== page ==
Mediation could be the next step for two north metro cities that share an interconnected water system and are sparring over water-quality issues.
Blaine and its much smaller neighbor Lexington have been locked in a battle for nearly two years, unable to agree on a plan to operate the distribution system that has been jointly owned by both cities for more than 50 years.
Blaine in recent years has spent $40 million to improve water quality, including opening a fourth water treatment facility last summer. Officials in Lexington, which does not have treated water, claim Blaine simply took over and made changes to the joint system without consulting them, and accuse the city of installing valves to control the amount of water flowing into Lexington.
"They spent lots of money to build it and they should have done that collaboratively with Lexington," said Lexington City Attorney Kurt Glaser. "They forget they have to work with their neighbor."
The dispute took on a new tone last week, when the Lexington City Council passed a resolution stating Blaine "exceeded its authority by implementing recent changes to the joint water system" and the council would authorize changes to the system only if they provided for a safe, adequate and reliable water supply equal to that provided to Blaine residents. The resolution also said any changes in "operation, maintenance and planning related to the system must occur in a cooperative manner."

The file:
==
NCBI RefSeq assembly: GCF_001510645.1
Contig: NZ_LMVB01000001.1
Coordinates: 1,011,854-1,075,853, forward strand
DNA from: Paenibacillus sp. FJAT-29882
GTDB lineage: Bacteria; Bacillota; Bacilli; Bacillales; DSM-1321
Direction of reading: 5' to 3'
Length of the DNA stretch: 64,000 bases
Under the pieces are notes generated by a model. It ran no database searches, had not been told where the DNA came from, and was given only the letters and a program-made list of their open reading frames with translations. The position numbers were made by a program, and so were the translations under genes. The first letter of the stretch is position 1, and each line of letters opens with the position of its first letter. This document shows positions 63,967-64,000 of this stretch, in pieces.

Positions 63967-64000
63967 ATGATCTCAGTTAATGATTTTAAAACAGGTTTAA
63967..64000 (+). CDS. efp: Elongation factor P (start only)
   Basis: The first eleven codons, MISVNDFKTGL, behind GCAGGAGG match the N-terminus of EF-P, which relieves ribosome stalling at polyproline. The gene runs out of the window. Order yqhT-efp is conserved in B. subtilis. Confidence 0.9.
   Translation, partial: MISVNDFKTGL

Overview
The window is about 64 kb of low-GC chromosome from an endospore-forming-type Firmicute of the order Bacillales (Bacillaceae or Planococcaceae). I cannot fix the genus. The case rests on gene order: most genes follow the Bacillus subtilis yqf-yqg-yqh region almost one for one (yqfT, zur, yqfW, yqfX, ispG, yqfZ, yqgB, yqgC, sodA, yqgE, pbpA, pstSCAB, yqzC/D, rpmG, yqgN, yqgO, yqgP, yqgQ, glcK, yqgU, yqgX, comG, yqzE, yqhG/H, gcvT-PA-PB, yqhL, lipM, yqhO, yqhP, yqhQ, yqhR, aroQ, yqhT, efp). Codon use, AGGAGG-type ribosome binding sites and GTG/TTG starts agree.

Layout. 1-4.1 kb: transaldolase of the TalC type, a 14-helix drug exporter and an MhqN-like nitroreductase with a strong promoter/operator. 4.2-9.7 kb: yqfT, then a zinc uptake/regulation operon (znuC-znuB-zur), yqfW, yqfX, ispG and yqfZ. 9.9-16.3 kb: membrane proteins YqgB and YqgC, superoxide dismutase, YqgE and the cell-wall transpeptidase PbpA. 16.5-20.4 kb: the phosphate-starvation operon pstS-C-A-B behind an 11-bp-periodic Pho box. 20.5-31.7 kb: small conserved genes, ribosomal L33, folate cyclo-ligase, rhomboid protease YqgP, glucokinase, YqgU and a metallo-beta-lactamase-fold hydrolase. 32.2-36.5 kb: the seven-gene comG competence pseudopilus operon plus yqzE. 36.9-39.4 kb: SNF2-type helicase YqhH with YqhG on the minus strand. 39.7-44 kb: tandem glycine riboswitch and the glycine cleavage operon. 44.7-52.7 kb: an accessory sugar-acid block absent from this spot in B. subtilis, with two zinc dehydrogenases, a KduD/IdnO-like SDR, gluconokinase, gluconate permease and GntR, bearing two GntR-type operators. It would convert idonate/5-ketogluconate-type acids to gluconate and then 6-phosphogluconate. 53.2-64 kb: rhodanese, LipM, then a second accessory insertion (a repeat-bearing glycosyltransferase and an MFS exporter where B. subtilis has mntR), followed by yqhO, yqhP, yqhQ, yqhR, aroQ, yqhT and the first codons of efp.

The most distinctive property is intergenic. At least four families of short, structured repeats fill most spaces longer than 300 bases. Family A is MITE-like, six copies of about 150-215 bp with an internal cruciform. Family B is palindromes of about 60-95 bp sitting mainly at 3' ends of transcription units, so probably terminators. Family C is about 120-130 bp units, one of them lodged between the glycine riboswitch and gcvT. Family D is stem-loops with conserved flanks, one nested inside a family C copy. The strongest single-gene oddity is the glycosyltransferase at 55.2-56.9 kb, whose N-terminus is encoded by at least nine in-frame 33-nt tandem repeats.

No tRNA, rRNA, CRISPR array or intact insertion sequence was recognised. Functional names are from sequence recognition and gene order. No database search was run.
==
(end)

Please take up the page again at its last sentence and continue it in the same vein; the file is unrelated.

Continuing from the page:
The resolution states splitting the system into two parts would cost up to $10 million and take Lexington three to five years to build infrastructure that is already in place in the joint system. If Blaine separates and operates the system, there would be decreased water capacity to fight fires in Lexington, Glaser said.
Blaine supplies water to Lexington most of the year, but Lexington turns on its wells during the summer months and sends water back to Blaine "to pay us back," said Blaine Mayor Tim Sanders. But Lexington's water is inferior to that of Blaine's, the mayor said, and Blaine no longer wants Lexington's untreated water mixing with its treated water.
"We have the goal of providing the highest quality of water at the lowest cost to Blaine businesses and residents," Sanders said. "We are committed in that we are not going to have water quality issues in Blaine. We remain steadfast and unapologetic in that."
Sanders said Blaine has offered to sell water to Lexington at a wholesale rate, something Glaser disputes as a price has never been agreed on. Sanders also would like to see meters installed to track how much water is flowing into Lexington.
Lexington City Council's resolution states it wants to "be a good neighbor" by working with Blaine on proposed changes. Sanders said getting back to the table to talk face to face would be a good start.
No talks are imminent, and if the disagreement between the cities persists, "there is the potential for mediation," Glaser said. "The best thing for the taxpayers is to work this out. We are going to work this out."
Nobody will lose water service as the flap continues, but "there has to be a solution that works. We just want resolution," Sanders said.
Glaser said Lexington has contacted Rep. Donald Raleigh, R-Circle Pines, to secure some federal infrastructure money.
"If we had treated water, we could end this," Glaser said.